Anxiety in Children
Children experience extremely powerful emotions, fueled by uncertainty and rapid physical and emotional changes, as they move from one milestone to the next, which is especially true for teenagers. Children are by nature, sensitive and intuitive to their surroundings and may therefore react to them emotionally, and may feel miserable, frightened, worried or anxious.
Children can develop worries or anxiety disorders at any stage; however, it may present in various ways, in different age groups.
- Infants: irritability, having trouble sleeping, not feeding properly
- Toddlers: clinging to care givers, timid with people outside the family, not comfortable with new experiences, not willing to play with new people, unable to sleep without the caregiver present.
- School Children: have difficulty interacting with teachers or other children in school, have difficulty sleeping, may have recurring nightmares, have repeated complaints of headaches or tummy aches, constantly ask if things are alright, looking for constant reassurance
- Teenagers: Adolescence is a challenging time because of the extreme changes that occur during that time. Teenage anxiety may present as a change in attitude or behavior, development of eating disorders: overeating or under eating (which may lead to anorexia or bulimia), specific phobias, experiencing panic attacks, having obsessions, turning to self- harming behavior or in extreme cases, suicide.
Reasons for Childhood or Adolescent Anxiety
- Difficult interactions with other children, due to persistent bullying, teasing or name calling, leading to low self-esteem.
- Trouble with schoolwork leads to fear of failure as well as fear of disappointing parents
- Specific fears arising from experiencing or witnessing traumatic experiences (death of a family member, illness in the family, unhealthy home environment due to parental disputes, separations or divorce), abuse or accidents.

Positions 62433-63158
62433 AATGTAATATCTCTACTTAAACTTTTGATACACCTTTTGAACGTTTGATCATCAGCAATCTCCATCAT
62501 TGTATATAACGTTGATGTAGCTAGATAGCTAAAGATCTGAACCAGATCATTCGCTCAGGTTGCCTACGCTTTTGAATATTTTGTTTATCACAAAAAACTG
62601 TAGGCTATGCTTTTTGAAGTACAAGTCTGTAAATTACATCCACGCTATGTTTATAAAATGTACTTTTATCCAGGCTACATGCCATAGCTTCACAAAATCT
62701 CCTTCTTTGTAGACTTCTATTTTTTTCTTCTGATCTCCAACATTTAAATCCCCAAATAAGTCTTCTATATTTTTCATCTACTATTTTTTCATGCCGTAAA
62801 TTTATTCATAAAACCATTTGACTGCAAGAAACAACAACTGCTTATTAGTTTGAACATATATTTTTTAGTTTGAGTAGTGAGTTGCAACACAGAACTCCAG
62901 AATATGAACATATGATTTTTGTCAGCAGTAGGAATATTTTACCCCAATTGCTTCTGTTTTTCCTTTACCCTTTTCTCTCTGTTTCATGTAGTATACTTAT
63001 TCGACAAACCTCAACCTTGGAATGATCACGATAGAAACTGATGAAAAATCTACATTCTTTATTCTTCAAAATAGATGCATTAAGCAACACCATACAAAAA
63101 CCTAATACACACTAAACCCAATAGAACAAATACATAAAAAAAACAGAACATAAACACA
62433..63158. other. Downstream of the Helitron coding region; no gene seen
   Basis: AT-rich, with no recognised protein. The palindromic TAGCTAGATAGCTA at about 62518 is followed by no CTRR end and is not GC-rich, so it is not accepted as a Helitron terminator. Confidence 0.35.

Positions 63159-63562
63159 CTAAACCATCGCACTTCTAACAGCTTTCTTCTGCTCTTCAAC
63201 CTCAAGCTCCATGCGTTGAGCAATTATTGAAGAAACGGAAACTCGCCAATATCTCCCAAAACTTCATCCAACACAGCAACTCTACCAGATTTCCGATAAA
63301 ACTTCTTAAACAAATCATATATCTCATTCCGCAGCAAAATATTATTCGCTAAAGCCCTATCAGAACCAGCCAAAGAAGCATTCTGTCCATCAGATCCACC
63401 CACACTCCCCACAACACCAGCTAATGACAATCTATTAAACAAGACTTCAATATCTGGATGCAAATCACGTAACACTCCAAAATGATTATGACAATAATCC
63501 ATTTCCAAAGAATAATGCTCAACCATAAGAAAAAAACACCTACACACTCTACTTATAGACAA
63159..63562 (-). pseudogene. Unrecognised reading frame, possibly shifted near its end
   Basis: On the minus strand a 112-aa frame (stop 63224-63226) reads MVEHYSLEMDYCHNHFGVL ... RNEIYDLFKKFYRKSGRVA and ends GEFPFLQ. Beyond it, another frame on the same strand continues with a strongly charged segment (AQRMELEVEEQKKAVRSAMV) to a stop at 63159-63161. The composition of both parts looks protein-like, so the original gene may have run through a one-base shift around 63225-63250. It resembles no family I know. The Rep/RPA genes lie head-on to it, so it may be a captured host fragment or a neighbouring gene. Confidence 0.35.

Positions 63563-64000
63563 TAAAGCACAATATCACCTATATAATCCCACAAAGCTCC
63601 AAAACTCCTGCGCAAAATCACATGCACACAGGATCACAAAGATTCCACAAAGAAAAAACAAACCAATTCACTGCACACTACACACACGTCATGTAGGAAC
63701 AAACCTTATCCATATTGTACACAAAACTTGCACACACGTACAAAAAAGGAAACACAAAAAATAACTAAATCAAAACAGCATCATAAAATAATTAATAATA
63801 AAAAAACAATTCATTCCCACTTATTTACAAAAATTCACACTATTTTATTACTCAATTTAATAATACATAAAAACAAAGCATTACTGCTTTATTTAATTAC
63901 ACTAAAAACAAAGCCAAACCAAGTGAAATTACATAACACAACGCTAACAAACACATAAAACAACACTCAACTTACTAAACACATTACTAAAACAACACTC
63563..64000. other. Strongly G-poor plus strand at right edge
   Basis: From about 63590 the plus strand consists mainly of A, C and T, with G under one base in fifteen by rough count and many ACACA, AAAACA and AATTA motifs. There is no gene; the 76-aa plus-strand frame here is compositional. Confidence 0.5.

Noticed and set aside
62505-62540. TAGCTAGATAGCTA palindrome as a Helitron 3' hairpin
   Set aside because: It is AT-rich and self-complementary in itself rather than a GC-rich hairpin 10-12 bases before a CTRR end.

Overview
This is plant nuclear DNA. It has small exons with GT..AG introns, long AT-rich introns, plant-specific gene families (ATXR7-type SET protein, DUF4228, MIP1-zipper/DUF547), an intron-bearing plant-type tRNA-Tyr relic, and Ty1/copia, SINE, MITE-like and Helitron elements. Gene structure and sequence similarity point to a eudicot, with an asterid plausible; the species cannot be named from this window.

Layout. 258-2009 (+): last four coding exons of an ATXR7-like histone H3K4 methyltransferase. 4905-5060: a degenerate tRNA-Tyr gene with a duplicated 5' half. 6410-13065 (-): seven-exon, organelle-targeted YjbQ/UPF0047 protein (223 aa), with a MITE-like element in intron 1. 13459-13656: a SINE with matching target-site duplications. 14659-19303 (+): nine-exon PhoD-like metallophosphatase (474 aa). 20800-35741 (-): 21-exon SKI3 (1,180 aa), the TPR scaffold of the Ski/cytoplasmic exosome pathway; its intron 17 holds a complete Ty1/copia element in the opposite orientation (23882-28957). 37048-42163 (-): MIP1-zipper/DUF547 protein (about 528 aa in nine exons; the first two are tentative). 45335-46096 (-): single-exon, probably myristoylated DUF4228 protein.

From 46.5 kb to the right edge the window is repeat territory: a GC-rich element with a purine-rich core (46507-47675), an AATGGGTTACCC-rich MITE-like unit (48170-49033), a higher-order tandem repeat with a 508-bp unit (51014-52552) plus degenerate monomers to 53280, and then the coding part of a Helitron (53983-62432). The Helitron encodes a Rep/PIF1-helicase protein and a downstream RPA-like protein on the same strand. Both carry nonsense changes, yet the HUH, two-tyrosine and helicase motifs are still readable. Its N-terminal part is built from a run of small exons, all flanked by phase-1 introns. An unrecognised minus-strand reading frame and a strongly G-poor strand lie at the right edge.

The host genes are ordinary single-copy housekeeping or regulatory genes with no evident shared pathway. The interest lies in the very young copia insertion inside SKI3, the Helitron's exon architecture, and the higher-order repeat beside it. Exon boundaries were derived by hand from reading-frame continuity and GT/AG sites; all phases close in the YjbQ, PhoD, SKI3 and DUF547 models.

Types of Anxiety Disorders common in Children and Adolescents
- Separation Anxiety: This usually occurs in small children where they cannot be apart from their care giver and cannot interact with new people. They are extremely clingy, and this poses a problem when it’s time for them to attend school or interact with teachers and friends independently.
- Social Anxiety: This is seen in school going children and teenagers, where they are afraid of what others will think or say about them. They are constantly scared of being embarrassed and do not like to receive any attention that may make them stand out. They may not be able to participate in discussions and may feel physical manifestations of their anxiety if put in situations that scare them, like shortness of breath, flushing of face, or feeling shaky and lightheaded.
- Phobias: Even though many children are afraid of specific things like imaginary monsters in the dark, big animals, loud sounds like thunder or fireworks, children with phobias experience this fear more intensely and it becomes hard to comfort them.
- General Anxiety Disorders (GAD): This form of anxiety causes children to intensely worry all the time about various things that children that age worry about like school, friends, making mistakes, getting punished, getting approval. They worry about the future and may ask repeatedly if everything will work out. This may make it difficult for them to focus in school or maintain friendships.
- Panic Disorder: is also known as a panic attack. Children experiencing panic attacks may experience an intense period of fear and stress, along with accelerated heart rate , difficulty breathing, chest pain, nausea, shaking, sweating or fainting episodes. Panic attacks are known to last from minutes to hours.